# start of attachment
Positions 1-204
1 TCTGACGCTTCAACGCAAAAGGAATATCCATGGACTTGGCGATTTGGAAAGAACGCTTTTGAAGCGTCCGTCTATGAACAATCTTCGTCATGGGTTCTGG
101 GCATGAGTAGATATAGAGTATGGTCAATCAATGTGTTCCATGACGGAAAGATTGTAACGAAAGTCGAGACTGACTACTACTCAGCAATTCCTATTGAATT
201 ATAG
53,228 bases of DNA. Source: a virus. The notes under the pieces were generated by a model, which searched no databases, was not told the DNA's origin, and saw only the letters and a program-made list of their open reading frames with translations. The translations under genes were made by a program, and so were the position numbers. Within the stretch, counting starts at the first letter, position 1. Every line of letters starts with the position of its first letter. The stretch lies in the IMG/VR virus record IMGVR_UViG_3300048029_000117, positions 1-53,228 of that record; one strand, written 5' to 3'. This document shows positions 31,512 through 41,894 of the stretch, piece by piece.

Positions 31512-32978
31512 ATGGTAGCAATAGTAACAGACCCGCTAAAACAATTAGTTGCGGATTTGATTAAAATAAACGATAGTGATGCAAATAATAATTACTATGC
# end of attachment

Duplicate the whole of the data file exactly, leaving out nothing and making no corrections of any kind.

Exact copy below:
Positions 1-204
1 TCTGACGCTTCAACGCAAAAGGAATATCCATGGACTTGGCGATTTGGAAAGAACGCTTTTGAAGCGTCCGTCTATGAACAATCTTCGTCATGGGTTCTGG
101 GCATGAGTAGATATAGAGTATGGTCAATCAATGTGTTCCATGACGGAAAGATTGTAACGAAAGTCGAGACTGACTACTACTCAGCAATTCCTATTGAATT
201 ATAG
53,228 bases of DNA. Source: a virus. The notes under the pieces were generated by a model, which searched no databases, was not told the DNA's origin, and saw only the letters and a program-made list of their open reading frames with translations. The translations under genes were made by a program, and so were the position numbers. Within the stretch, counting starts at the first letter, position 1. Every line of letters starts with the position of its first letter. The stretch lies in the IMG/VR virus record IMGVR_UViG_3300048029_000117, positions 1-53,228 of that record; one strand, written 5' to 3'. This document shows positions 31,512 through 41,894 of the stretch, piece by piece.

Positions 31512-32978
31512 ATGGTAGCAATAGTAACAGACCCGCTAAAACAATTAGTTGCGGATTTGATTAAAATAAACGATAGTGATGCAAATAATAATTACTATGC